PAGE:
Direct Hire services in the current economic scenario

Direct Hire Services is now driving the employment sector with various employment services being provided under its umbrella for the past few decades. The current economic outlook has prompted an increased and renewed interest in the establishment of staffing franchisee opportunities from business entrepreneurs. Previous records do show that employers are heavily dependent on the direct hire services during the period of economic recovery because of their flexibility.

The revenues from the direct hire services is expected to expand by at least ten percent in this year and in addition a recent study carried on by Career Builder found that more than twenty percent of employers plan to hire more contract or temporary workers during 2012 and this is an increase of about twelve percent compared with during 2011. Some staffing firms are engaged in announcing franchise partnerships and opening up of staffing offices globally. These staffing firms help their franchisees with providing back office services, infrastructure, recruiting services, market support and payroll funding so that their partners can directly focus on client related activities.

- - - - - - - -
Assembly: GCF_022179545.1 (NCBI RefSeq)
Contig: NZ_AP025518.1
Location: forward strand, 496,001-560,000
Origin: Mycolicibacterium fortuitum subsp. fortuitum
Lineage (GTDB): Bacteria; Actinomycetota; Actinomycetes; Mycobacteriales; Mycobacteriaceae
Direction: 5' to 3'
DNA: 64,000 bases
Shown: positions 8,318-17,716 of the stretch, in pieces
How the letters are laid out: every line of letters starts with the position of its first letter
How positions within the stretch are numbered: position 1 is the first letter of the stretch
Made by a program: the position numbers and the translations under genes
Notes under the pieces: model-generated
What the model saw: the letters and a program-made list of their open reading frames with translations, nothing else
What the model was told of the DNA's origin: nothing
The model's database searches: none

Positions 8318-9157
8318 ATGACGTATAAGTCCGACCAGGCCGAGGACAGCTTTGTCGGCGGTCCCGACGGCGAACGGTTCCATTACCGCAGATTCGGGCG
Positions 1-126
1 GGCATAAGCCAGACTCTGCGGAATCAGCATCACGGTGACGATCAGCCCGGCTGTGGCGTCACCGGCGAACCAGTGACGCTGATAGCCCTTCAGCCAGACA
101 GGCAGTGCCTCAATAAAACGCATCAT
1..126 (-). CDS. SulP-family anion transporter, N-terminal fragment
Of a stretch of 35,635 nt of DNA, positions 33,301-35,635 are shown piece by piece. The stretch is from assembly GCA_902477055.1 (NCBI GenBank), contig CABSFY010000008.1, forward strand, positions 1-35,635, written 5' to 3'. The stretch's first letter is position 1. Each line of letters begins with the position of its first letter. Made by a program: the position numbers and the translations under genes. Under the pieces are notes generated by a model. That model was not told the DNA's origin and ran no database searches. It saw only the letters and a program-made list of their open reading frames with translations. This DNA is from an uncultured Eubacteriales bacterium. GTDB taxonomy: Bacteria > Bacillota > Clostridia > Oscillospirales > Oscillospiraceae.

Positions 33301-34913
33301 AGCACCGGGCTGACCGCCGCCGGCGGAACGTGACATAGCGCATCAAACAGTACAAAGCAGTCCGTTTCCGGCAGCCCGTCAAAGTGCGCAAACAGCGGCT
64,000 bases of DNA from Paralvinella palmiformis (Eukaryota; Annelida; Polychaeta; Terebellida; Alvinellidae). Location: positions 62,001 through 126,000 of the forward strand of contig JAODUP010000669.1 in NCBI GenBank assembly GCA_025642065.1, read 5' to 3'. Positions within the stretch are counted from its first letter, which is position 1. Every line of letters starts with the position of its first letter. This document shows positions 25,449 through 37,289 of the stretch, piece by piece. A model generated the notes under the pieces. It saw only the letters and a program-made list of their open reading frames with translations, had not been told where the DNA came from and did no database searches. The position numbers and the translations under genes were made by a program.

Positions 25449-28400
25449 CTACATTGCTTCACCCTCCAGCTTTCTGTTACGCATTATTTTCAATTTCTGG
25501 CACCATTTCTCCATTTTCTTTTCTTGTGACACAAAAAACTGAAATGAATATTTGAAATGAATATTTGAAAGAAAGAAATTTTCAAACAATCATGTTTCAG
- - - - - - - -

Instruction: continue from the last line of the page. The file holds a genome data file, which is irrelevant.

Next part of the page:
The direct hire services is more required in the field of Information Technology where the budget constraints are making it especially hard for small and medium-sized companies to hire full-time IT staff even though they have some projects on hand to be completed. That is why these organizations are turning to temporary and contract workers to fill the gap. The contract workers are required for a specific length of time to complete certain projects such as installing and integrating new servers.  Recent reports show that the trend for hiring temporary and contract workers would continue as uncertainty about global economic economy continues.

The service industry in the United States that includes staffing firms expanded in the month of July at a faster pace than a month earlier due to resurgence in the pick up orders. The employment gauge decreased to 49.3 percent, the first reduction in the measure of jobs this year from 52.3 percent in June. The survey was carried out under the Institute of Supply Management – non-manufacturing survey. The ISM survey covers a broad mix of industries that includes retailing, health care and finance.